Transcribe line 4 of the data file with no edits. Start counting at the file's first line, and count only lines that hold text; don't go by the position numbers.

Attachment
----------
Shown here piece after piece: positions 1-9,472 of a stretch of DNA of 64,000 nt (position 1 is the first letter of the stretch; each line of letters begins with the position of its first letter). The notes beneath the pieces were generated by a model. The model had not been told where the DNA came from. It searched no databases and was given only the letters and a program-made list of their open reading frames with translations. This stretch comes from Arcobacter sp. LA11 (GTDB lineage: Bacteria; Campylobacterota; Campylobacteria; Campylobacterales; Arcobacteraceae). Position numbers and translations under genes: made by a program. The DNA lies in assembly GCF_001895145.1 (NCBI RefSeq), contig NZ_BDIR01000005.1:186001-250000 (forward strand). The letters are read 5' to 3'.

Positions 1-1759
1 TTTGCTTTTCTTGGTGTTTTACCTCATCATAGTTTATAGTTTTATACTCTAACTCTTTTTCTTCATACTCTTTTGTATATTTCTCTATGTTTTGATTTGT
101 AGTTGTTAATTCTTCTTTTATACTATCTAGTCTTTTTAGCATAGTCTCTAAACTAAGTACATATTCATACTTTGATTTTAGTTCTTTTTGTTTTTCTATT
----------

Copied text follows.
101 AGTTGTTAATTCTTCTTTTATACTATCTAGTCTTTTTAGCATAGTCTCTAAACTAAGTACATATTCATACTTTGATTTTAGTTCTTTTTGTTTTTCTATT